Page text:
Search indexing service scans through files and folders on the XP system and records information about them in index files in order to speed out the searching speed. For users with low end PC, slow computer, or seldom use XP’s built-in Windows search facility, it’s possible to disable and turn off search indexing to speed up system speed by freeing up CPU and memory which used to perform the indexing task, with the drawback of slower search speeds.
In Windows XP, it’s possible to turn off indexing of some or all hard disk drive (HDD) one by one or to disable indexing service altogether (which will turn off indexing on all drives). Searching is still possible after disabling of indexing, albeit more slowly.
Turn off indexing on particular hard disk drive
- Open up “My Computer”. Or open “Windows Explorer” and then expand Computer tree.
- Right click on the hard drive to disable indexing (i.e (C:) drive letter).
- Select Properties on the contextual menu.
- Click on General tab if it’s not already selected.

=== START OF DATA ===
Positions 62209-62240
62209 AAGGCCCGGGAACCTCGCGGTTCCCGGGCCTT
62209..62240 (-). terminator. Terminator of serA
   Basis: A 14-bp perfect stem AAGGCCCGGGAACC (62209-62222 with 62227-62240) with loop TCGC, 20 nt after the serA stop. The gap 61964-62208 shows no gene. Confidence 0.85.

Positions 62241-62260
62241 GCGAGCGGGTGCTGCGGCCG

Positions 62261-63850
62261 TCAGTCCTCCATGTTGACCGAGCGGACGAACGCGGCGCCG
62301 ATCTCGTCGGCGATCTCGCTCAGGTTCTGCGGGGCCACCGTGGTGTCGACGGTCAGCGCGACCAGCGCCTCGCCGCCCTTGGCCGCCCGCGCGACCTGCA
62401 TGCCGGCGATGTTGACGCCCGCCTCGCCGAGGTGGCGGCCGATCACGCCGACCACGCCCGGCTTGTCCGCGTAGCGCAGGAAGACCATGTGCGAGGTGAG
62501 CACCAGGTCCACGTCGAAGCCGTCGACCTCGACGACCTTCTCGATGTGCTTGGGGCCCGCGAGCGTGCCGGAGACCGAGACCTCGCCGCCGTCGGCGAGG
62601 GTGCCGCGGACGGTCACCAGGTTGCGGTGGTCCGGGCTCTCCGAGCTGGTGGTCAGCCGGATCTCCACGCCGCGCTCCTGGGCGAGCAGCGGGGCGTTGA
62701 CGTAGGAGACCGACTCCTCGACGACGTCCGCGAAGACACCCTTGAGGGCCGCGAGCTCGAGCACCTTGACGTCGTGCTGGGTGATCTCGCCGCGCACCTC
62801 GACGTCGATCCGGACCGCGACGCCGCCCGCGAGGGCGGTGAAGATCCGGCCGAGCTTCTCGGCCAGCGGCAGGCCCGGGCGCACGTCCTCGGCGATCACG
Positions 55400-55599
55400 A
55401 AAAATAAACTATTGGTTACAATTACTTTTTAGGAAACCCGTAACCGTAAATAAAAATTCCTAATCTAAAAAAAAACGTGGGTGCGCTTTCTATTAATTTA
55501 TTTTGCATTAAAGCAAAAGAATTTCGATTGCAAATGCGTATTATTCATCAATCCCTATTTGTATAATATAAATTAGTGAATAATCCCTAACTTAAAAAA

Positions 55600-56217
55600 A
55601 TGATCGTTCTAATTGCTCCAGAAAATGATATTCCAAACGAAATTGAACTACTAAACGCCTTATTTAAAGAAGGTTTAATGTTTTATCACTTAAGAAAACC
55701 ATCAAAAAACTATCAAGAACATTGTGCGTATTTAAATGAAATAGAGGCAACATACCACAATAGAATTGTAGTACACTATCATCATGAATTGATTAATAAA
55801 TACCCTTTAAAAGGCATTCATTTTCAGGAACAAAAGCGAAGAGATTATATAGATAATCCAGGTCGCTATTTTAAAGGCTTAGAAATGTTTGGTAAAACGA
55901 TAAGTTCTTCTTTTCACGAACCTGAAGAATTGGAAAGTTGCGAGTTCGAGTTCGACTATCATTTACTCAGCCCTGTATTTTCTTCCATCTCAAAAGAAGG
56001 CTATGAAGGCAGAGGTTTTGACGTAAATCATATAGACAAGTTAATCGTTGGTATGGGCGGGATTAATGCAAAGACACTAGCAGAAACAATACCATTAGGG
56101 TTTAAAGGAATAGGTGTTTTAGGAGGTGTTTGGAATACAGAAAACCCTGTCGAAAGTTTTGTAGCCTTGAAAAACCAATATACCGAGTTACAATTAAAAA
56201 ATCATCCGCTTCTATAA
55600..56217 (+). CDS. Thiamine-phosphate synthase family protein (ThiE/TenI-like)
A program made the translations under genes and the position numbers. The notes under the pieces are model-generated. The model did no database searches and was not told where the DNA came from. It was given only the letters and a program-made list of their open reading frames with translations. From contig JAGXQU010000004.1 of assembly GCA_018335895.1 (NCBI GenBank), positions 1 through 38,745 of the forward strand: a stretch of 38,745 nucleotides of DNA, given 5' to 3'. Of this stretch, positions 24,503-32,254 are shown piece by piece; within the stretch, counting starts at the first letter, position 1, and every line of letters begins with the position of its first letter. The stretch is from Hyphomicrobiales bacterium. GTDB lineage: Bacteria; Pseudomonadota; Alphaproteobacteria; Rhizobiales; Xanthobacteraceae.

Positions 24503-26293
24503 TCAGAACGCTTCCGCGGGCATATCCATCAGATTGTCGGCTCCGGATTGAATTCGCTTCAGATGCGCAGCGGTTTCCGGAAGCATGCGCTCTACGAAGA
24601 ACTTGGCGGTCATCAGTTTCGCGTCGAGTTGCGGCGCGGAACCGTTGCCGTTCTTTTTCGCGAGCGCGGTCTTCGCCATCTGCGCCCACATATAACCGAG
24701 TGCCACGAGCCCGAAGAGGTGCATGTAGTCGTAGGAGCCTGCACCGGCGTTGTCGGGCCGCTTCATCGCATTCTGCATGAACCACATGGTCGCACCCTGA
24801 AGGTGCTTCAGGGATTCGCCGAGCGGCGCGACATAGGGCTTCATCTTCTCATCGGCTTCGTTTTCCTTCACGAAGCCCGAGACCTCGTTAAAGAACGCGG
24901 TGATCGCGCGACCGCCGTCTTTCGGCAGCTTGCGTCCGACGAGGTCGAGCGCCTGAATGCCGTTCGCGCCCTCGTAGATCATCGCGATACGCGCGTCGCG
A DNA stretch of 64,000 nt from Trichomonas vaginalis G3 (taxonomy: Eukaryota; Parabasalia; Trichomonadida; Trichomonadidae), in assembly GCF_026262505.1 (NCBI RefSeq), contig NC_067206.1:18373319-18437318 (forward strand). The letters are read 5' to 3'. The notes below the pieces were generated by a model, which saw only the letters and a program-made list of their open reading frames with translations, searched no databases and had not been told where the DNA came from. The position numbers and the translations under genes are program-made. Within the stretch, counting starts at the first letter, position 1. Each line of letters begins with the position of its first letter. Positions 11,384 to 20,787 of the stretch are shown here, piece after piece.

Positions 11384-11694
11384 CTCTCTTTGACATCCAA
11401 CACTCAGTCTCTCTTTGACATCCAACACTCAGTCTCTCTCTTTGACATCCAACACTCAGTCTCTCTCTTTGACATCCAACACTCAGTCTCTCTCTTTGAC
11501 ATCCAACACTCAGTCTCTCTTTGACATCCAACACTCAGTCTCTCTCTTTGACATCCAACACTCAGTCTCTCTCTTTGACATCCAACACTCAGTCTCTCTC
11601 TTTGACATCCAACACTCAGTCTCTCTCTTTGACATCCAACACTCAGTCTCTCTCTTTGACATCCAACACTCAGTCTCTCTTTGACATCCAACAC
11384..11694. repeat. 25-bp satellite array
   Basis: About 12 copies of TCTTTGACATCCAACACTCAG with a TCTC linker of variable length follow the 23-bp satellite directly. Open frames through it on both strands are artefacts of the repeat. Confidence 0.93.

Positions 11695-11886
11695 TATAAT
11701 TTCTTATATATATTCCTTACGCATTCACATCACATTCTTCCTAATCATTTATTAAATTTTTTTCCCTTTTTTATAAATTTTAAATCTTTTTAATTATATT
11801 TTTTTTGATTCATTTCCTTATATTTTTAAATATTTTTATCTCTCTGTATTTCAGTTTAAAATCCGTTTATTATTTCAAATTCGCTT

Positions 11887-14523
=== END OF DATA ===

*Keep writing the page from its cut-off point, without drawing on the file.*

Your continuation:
- Untick (unselect) the check box for Allow Indexing Service to index this disk for fast file searching option.
- Click OK, and wait for the index removal process to complete, which may take a few minutes.
- Repeat the steps for other hard drives if applicable.
Disable the Indexing Service in Windows XP
- Open “Control Panel”, select “Administrator Tools”, and open Services applet. Alternatively, type services.msc in the Run text box from Start menu, and then hit Enter.
- Scroll down and locate Indexing Service service, and then double click on it.
- Click on Stop button to immediately stop the indexing service if the service status shows “Running.
- Under the “Startup Type”, select Disabled to permanently disable the indexing service so that it won’t run again.
- Click OK.